Audette, Macinko claim Pentathlon titles

Kodiak girls, SoHi boys take team crowns
Kenai’s Olivia Pfeiffer powers through the water in the 100-yard backstroke Friday during the SoHi Pentathlon.

Two weeks before the 30th annual SoHi Pentathlon, Seward senior Eileen Audette didn't think she had a shot at winning. Less than a week prior to the Pentathlon, Kodiak senior Nando Macinko wasn't even at practice due to strep throat.


Both overcame those obstacles to claim Pentathlon crowns Friday at Soldotna.

The Pentathlon is the most unique meet in Alaska high school swimming. Each competitor swims a 100-yard individual medley, 50 butterfly, 50 backstroke, 50 breaststroke and 50 freestyle. All the times are added up to determine the winner.

Audette won her first crown with a total time of 2 minutes, 56.03 seconds. She won the IM, 50 butterfly and 50 breaststroke en route to the title.

Kodiak junior Jori Lindquist, who won the 50 backstroke, was second at 3:01.10. The Bears scored 82 points to cruise to the team title, while Seward was second at 29.

Macinko won the IM, backstroke and freestyle on the way to a 2:38.44 total and his first Pentathlon title. Soldotna senior Christian Carrico, champ in the butterfly and breaststroke, was second at 2:40.92.

Carrico also led Soldotna to a 47-46 edge over the Bears in the race for the team title.

Audette said that she assumed Lindquist, the winner of the 2010 Pentathlon, would repeat this season.

"I wasn't expecting this at all," Audette said. "Two weeks ago, my coach (Matt Hershock) told me I had a chance of winning it. I really surprised myself. I'm pretty happy."

Lindquist was a bit off her winning mark of 3:00.11 from last year. But the way Audette swam, it didn't matter.

"Jori didn't have a bad meet," said Kodiak coach John Lindquist, who also is Jori's father. "Eileen was fantastic in all five of the events.
"I think she was senior hungry."

The Kodiak girls took four of the top five slots and put eight in the top 16 to continue to assert their dominance over Region III. The Bears have won the last four region team titles.

"We've had freshmen step in and pick up for all the graduated seniors," John Lindquist said. "The freshmen now come in with the expectation of doing what they've seen the seniors do."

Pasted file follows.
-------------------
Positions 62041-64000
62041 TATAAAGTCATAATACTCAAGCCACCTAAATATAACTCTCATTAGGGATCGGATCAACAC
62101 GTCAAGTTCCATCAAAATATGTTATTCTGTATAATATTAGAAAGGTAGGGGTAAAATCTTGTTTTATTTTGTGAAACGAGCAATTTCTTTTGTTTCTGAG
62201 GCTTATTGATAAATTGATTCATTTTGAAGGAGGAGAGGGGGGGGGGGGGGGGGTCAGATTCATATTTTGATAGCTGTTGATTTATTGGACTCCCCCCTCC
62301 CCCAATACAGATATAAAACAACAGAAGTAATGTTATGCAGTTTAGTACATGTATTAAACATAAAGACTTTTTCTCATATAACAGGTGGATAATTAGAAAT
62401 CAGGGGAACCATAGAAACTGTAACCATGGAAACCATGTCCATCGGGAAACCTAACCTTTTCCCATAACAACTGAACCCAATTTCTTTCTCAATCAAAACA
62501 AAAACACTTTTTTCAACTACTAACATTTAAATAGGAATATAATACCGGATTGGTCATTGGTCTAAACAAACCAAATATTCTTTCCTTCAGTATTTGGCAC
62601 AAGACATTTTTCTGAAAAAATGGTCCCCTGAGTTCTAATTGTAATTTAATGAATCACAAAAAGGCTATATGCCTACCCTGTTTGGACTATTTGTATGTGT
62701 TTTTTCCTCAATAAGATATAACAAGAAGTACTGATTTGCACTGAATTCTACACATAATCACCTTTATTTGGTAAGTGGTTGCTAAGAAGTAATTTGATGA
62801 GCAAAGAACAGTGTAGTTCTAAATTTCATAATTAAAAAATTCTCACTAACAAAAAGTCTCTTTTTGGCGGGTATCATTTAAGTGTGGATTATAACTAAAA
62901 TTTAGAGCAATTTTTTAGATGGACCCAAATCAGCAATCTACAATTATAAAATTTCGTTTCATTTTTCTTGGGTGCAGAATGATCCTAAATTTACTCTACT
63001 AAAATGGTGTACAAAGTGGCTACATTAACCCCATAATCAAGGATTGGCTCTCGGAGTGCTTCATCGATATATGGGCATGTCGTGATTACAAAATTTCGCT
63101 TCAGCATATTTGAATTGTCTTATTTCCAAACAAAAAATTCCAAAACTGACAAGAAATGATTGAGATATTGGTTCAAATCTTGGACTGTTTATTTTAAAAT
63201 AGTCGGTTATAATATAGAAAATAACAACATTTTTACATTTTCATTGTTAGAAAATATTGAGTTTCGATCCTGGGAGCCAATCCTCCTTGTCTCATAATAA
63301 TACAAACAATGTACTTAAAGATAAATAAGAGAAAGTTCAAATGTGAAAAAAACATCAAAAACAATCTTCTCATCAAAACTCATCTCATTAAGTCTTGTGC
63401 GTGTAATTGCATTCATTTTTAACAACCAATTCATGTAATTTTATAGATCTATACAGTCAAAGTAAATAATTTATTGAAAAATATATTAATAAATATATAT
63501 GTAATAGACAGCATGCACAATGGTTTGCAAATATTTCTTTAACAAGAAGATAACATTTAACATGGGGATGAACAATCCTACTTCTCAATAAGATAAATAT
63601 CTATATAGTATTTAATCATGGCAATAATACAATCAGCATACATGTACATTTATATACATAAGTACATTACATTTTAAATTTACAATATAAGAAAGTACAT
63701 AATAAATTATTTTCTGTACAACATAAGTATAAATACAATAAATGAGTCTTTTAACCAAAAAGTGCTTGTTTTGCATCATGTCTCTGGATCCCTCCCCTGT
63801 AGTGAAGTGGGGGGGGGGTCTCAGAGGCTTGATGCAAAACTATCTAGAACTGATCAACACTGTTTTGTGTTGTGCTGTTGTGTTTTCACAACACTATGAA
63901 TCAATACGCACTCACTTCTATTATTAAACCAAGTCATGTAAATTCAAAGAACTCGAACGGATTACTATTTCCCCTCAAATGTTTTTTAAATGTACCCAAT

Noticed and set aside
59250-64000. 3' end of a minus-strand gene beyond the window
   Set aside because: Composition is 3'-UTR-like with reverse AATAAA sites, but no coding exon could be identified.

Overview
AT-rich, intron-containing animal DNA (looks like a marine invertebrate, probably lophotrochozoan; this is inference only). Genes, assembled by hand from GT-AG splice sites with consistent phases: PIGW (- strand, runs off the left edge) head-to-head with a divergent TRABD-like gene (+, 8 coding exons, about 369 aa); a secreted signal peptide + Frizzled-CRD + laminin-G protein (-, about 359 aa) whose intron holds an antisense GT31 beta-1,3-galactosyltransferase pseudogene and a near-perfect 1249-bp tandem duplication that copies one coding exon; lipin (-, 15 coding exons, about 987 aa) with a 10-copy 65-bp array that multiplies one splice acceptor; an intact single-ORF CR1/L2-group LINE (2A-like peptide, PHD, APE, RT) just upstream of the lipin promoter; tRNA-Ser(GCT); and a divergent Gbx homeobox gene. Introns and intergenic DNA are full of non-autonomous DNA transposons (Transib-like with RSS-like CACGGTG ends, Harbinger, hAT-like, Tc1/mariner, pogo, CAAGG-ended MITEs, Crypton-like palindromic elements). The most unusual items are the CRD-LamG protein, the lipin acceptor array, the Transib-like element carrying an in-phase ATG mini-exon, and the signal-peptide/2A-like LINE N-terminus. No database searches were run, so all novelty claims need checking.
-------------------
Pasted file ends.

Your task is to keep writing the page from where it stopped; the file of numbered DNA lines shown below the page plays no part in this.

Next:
Macinko finished third at last year's Pentathlon behind graduates Winter Heaven and Ryan O'Leary. Both Heaven and O'Leary would go on to win a pair of state titles, while Macinko won the 100 backstroke.

But the coast was anything but clear as Macinko tried to bring home this year's crown. Lindquist said Macinko missed a few practices early in the week with strep throat. The coach said it typically takes over a week to get back to full strength after that illness.

"I was impressed he was able to race so fast," Lindquist said.

After getting off to a great start by beating Carrico by almost a second in the IM, Macinko encountered trouble in the butterfly. He slipped on the starting block and wasn't able to execute a powerful dive into the pool.

Macinko said that when the slip first happened, he thought the meet could be lost.

"That's what I was thinking," he said. "It gave me a burst of adrenaline and I was able to do a pretty good job of catching up."

Carrico won that race at 25.00, while Macinko put up 25.84. Macinko closed out his title with a 21.76 in the 50 freestyle, which Lindquist said is the fastest time in the state this year. Macinko was third at state in the 50 freestyle last season.

Soldotna coach Sohail Marey said edging the Bears by a point gives his team confidence it can compete with Kodiak, even though the Pentathlon is a unique event.

"This starts to give them the confidence they can do it," Marey said. "Kodiak is still a very deep team."

Marey gave credit to Ehren Rickman for a gutsy performance that preserved the victory. Marey said Rickman, who has diabetes, had high blood sugar going into the IM. A shot of insulin didn't have time to fully lower the blood sugar, but facing a five-minute penalty if he missed the race, Rickman swam a 1:03.73. He felt better for the rest of the meet and finished 13th, which meant everything in the Stars' close victory.

"He was the key," Marey said. "We couldn't have done it without him."



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